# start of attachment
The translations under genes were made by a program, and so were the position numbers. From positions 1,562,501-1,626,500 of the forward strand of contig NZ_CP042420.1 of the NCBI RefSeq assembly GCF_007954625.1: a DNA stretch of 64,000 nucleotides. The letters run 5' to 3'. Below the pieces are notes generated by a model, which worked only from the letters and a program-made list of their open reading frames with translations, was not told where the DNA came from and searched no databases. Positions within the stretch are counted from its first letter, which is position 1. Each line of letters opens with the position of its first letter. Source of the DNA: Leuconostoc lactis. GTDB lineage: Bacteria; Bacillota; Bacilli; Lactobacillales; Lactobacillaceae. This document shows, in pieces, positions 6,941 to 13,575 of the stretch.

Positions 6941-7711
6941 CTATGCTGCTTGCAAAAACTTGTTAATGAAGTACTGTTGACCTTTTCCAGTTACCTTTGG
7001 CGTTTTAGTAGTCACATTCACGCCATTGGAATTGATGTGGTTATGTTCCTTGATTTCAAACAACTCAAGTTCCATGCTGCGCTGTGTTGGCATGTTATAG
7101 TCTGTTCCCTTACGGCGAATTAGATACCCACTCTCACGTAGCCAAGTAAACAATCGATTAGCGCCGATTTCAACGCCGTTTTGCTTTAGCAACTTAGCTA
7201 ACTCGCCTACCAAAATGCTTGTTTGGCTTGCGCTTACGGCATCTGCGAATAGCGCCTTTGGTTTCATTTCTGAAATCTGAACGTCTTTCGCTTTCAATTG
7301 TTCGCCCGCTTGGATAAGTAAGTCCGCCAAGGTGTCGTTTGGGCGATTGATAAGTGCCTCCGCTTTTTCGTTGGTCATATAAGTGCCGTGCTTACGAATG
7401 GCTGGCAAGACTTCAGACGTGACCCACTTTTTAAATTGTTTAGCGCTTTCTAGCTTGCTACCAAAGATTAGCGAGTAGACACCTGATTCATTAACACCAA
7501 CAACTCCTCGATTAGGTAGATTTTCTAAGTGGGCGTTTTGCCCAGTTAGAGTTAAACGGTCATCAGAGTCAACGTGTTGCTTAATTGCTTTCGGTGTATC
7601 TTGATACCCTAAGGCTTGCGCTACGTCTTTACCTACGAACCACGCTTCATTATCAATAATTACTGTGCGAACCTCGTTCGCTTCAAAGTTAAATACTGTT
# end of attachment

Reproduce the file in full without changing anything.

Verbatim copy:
The translations under genes were made by a program, and so were the position numbers. From positions 1,562,501-1,626,500 of the forward strand of contig NZ_CP042420.1 of the NCBI RefSeq assembly GCF_007954625.1: a DNA stretch of 64,000 nucleotides. The letters run 5' to 3'. Below the pieces are notes generated by a model, which worked only from the letters and a program-made list of their open reading frames with translations, was not told where the DNA came from and searched no databases. Positions within the stretch are counted from its first letter, which is position 1. Each line of letters opens with the position of its first letter. Source of the DNA: Leuconostoc lactis. GTDB lineage: Bacteria; Bacillota; Bacilli; Lactobacillales; Lactobacillaceae. This document shows, in pieces, positions 6,941 to 13,575 of the stretch.

Positions 6941-7711
6941 CTATGCTGCTTGCAAAAACTTGTTAATGAAGTACTGTTGACCTTTTCCAGTTACCTTTGG
7001 CGTTTTAGTAGTCACATTCACGCCATTGGAATTGATGTGGTTATGTTCCTTGATTTCAAACAACTCAAGTTCCATGCTGCGCTGTGTTGGCATGTTATAG
7101 TCTGTTCCCTTACGGCGAATTAGATACCCACTCTCACGTAGCCAAGTAAACAATCGATTAGCGCCGATTTCAACGCCGTTTTGCTTTAGCAACTTAGCTA
7201 ACTCGCCTACCAAAATGCTTGTTTGGCTTGCGCTTACGGCATCTGCGAATAGCGCCTTTGGTTTCATTTCTGAAATCTGAACGTCTTTCGCTTTCAATTG
7301 TTCGCCCGCTTGGATAAGTAAGTCCGCCAAGGTGTCGTTTGGGCGATTGATAAGTGCCTCCGCTTTTTCGTTGGTCATATAAGTGCCGTGCTTACGAATG
7401 GCTGGCAAGACTTCAGACGTGACCCACTTTTTAAATTGTTTAGCGCTTTCTAGCTTGCTACCAAAGATTAGCGAGTAGACACCTGATTCATTAACACCAA
7501 CAACTCCTCGATTAGGTAGATTTTCTAAGTGGGCGTTTTGCCCAGTTAGAGTTAAACGGTCATCAGAGTCAACGTGTTGCTTAATTGCTTTCGGTGTATC
7601 TTGATACCCTAAGGCTTGCGCTACGTCTTTACCTACGAACCACGCTTCATTATCAATAATTACTGTGCGAACCTCGTTCGCTTCAAAGTTAAATACTGTT